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Form and JSON Post Request Value to Model Mapper Functions For Flask

One of the iritating part that you have to deal with when you're handling POST requests in Flask is how you map the values into the model. It could be in JSON or in common form format.

Usually this is what you do
# say this is your model
# using SQLAlchemy
class User(db.Model):
username = db.Column(db.String(50))
password = db.Column(db.String(50))
        email = db.Column(db.String(50))
first_name = db.Column(db.String(50))
last_name = db.Column(db.String(50))
# this handles the common form request
app.route('/process_form',methods=['POST'])
def data_process():
new_user = User(
                                 username = request.values.get('username')
                                 password = request.values.get('password')
                                 email = request.values.get('email')
                                 first_name = request.values.get('first_name')
                                 last_name = request.values.get('last_name&…

Simple FTP Server Solution With Python

I spent the last few days dealing with setting up an ftp server on by ubuntu vps and haven't figured out a solution. Then I tried asking my friends thru my facebook account. My friend Sakti came up with a very simple and elegant solution using python.

The solution uses pyftpdlib package. To install the package is really simple:
$ easy_install pyftpdlib or
$ pip install pyftpdlib after that create the folowing script and save it as a python file:
from pyftpdlib.authorizers import DummyAuthorizer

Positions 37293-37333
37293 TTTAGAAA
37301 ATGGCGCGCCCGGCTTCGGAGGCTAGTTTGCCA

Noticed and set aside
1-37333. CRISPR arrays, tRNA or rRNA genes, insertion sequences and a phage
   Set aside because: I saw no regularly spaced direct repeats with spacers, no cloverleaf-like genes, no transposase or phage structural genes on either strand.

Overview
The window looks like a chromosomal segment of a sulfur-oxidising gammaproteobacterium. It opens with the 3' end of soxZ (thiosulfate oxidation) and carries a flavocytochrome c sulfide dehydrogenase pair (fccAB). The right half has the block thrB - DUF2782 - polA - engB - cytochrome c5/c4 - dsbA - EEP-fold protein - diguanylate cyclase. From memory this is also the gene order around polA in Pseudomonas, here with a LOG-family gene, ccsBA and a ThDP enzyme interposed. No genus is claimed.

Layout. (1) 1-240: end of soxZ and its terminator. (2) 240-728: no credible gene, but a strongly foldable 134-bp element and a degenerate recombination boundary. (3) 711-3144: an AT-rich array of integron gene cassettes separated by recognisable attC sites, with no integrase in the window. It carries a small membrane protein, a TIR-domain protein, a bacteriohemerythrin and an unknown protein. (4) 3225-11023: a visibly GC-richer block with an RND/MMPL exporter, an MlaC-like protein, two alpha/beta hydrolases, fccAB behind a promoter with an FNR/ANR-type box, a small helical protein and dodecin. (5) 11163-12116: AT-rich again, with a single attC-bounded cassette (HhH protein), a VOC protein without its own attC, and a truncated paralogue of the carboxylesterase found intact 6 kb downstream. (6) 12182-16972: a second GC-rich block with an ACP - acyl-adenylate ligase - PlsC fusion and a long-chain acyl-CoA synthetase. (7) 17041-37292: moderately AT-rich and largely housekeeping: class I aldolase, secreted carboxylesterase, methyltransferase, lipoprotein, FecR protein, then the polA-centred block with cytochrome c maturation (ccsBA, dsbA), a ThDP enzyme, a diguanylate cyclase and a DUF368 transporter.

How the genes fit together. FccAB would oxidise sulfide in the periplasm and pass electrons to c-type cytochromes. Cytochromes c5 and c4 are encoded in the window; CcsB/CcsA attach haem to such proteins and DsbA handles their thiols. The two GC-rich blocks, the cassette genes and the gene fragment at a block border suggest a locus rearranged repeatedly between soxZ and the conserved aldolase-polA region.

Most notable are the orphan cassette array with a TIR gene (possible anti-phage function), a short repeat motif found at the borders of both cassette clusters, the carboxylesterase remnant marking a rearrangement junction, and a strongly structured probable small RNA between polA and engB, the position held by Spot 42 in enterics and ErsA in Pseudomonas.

from pyftpdlib.handlers import FTPHandler
from pyftpdlib.servers import FTPServer
authorizer = DummyAuthorizer()
authorizer.add_user("user", "password", "/home/user", perm="elradfmw")
authorizer.add_anonymous("/home/nobody")
handler = FTPHandler
handler.authorizer = authorizer
server = FTPServer(("0.0.0.0", 21), handler)
server.serve_forever()Then run the script and try accessing your server using ftp.Only 10 lines but it works like a charm, a…

Why Python?

A lot of people asked me this when I told them that I'd always prefer to use python whenever possible.

The answer is:

For me it is the language that is elegant, very readable, easy to use and learn and it has limitless potentials. I can develop more things after using it for 2 years compared to what I can develop after using PHP for more than 5 years.

I'm not saying that the other languages are not good and that python is the best. All I'm saying is that it's the language that fits me best, makes me happy and performed accordingly to my expectation. For other uses I'd use other language as the right tool for the right job.

What's your preferred programming language? Why?


regards

-E-


follow @femmerling on twitter.
I recently revamped my website after 2 years. Visit http://www.emfeld.com if you have time

Creating Python Virtual Environment Without Installing To The System